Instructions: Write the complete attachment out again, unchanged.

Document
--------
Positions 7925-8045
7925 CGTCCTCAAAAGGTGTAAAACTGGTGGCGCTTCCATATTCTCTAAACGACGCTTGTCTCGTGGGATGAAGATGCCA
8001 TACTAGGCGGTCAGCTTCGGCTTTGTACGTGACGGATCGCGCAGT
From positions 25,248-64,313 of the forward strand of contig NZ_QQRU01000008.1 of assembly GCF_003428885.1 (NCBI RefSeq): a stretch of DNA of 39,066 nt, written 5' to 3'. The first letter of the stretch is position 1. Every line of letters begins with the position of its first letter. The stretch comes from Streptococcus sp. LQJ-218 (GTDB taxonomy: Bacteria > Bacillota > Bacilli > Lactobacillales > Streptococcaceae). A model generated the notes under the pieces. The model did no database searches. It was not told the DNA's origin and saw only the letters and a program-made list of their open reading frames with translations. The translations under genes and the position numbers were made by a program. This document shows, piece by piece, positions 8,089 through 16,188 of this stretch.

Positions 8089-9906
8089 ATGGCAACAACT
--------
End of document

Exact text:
Positions 7925-8045
7925 CGTCCTCAAAAGGTGTAAAACTGGTGGCGCTTCCATATTCTCTAAACGACGCTTGTCTCGTGGGATGAAGATGCCA
8001 TACTAGGCGGTCAGCTTCGGCTTTGTACGTGACGGATCGCGCAGT
From positions 25,248-64,313 of the forward strand of contig NZ_QQRU01000008.1 of assembly GCF_003428885.1 (NCBI RefSeq): a stretch of DNA of 39,066 nt, written 5' to 3'. The first letter of the stretch is position 1. Every line of letters begins with the position of its first letter. The stretch comes from Streptococcus sp. LQJ-218 (GTDB taxonomy: Bacteria > Bacillota > Bacilli > Lactobacillales > Streptococcaceae). A model generated the notes under the pieces. The model did no database searches. It was not told the DNA's origin and saw only the letters and a program-made list of their open reading frames with translations. The translations under genes and the position numbers were made by a program. This document shows, piece by piece, positions 8,089 through 16,188 of this stretch.

Positions 8089-9906
8089 ATGGCAACAACT